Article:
Prayer for the day
Bow down your ear, O LORD, and answer me, for I am poor and in misery. Keep watch over my life, for I am faithful; save your servant who puts his trust in you.
Scripture for the day
It’s hard to believe, especially when you look at the times he was living in, but Paul was convinced that the Christians in Ephesus were not struggling primarily with people. Their fight was not with the governmental officials, nor the leaders of the church. Their fight was not with merchants or traders or Pharisees or Sadducees. Their fight was not against flesh and blood.
The fight the Christians had on their hands, the true struggle, was how to be faithful in the midst of significant spiritual hardship. Their fight was against the powers of evil in the spiritual realms, as well as the systemic evil those demonic forces built up on earth.
Paul has reasoned this far that the way Christians treat each other is important. He now comes to the crux of his argument: the way we treat each other here and now will stand as a sign of our struggle against the powers that seek to cause us to live another way, the way of the world.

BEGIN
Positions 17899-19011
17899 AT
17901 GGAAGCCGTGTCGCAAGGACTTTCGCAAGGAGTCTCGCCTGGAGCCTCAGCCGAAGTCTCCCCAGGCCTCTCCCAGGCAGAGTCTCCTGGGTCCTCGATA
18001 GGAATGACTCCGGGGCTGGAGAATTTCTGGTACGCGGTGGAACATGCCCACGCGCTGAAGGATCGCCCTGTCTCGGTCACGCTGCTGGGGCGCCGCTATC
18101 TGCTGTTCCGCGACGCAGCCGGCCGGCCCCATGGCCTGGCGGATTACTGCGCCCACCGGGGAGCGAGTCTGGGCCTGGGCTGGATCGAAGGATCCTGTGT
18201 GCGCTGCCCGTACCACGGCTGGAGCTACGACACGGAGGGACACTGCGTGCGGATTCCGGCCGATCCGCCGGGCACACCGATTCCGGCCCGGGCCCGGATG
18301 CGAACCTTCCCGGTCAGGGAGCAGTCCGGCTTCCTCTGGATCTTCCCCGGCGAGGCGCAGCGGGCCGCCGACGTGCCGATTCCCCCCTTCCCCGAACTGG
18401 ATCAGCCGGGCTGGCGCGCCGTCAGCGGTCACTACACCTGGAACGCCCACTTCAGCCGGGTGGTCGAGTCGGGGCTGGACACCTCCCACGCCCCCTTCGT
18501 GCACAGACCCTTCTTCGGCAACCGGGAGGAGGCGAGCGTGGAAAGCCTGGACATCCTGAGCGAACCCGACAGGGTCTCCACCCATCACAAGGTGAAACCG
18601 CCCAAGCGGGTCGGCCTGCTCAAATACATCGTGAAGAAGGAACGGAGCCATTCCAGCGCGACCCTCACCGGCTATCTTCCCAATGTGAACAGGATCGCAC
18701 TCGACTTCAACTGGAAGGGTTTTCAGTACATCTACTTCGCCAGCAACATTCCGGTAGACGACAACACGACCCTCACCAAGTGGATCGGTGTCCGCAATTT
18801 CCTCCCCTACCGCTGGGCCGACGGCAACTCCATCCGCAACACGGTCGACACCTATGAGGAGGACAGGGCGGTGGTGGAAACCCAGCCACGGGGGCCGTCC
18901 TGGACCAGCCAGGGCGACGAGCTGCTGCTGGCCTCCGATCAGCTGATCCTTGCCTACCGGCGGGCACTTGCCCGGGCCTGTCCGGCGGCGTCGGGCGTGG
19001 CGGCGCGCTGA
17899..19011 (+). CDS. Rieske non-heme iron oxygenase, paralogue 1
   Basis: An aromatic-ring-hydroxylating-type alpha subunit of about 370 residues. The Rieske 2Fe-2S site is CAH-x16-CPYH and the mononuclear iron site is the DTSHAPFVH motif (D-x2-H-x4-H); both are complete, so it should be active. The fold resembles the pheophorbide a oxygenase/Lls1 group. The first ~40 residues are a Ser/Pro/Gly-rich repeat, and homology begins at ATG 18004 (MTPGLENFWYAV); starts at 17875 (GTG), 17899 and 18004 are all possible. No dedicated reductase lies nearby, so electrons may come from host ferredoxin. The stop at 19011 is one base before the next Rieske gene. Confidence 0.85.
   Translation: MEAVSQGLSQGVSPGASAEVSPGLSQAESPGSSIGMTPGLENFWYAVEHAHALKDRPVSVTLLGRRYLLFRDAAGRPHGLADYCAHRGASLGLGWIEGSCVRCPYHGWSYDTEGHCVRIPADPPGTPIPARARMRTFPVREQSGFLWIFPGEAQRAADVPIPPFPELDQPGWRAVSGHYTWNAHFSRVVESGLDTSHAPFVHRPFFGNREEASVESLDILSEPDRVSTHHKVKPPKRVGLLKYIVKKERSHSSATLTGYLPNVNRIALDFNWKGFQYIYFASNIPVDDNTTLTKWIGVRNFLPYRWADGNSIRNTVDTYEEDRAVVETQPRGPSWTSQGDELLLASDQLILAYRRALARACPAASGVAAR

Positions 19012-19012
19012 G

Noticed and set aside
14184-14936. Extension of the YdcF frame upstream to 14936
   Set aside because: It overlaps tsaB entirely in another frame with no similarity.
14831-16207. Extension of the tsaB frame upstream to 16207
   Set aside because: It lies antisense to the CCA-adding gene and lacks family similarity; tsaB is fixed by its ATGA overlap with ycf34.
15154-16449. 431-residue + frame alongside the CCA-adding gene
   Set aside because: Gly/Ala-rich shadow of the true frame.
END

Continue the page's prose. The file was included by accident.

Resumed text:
Isaiah was commanded by God to act as a similar sign against Egypt and Cush. In one of the strangest commands He ever gives, God forces Isaiah to walk around stark naked for three years in order to be a living signpost to the judgment of God on Egypt and Cush. He points to the eventual “stripping” of these nations, a symbolic account of them being destroyed. While this may seem excessive and bizarre, it was an extraordinary attention-grabbing act that certainly achieved the intended effect.
While I wouldn’t recommend walking around naked for three years, the point made is that God’s commands often are given to reflect the character or action of God. We exist as his signposts, to point people to the reason He does what He does.
Be a good post.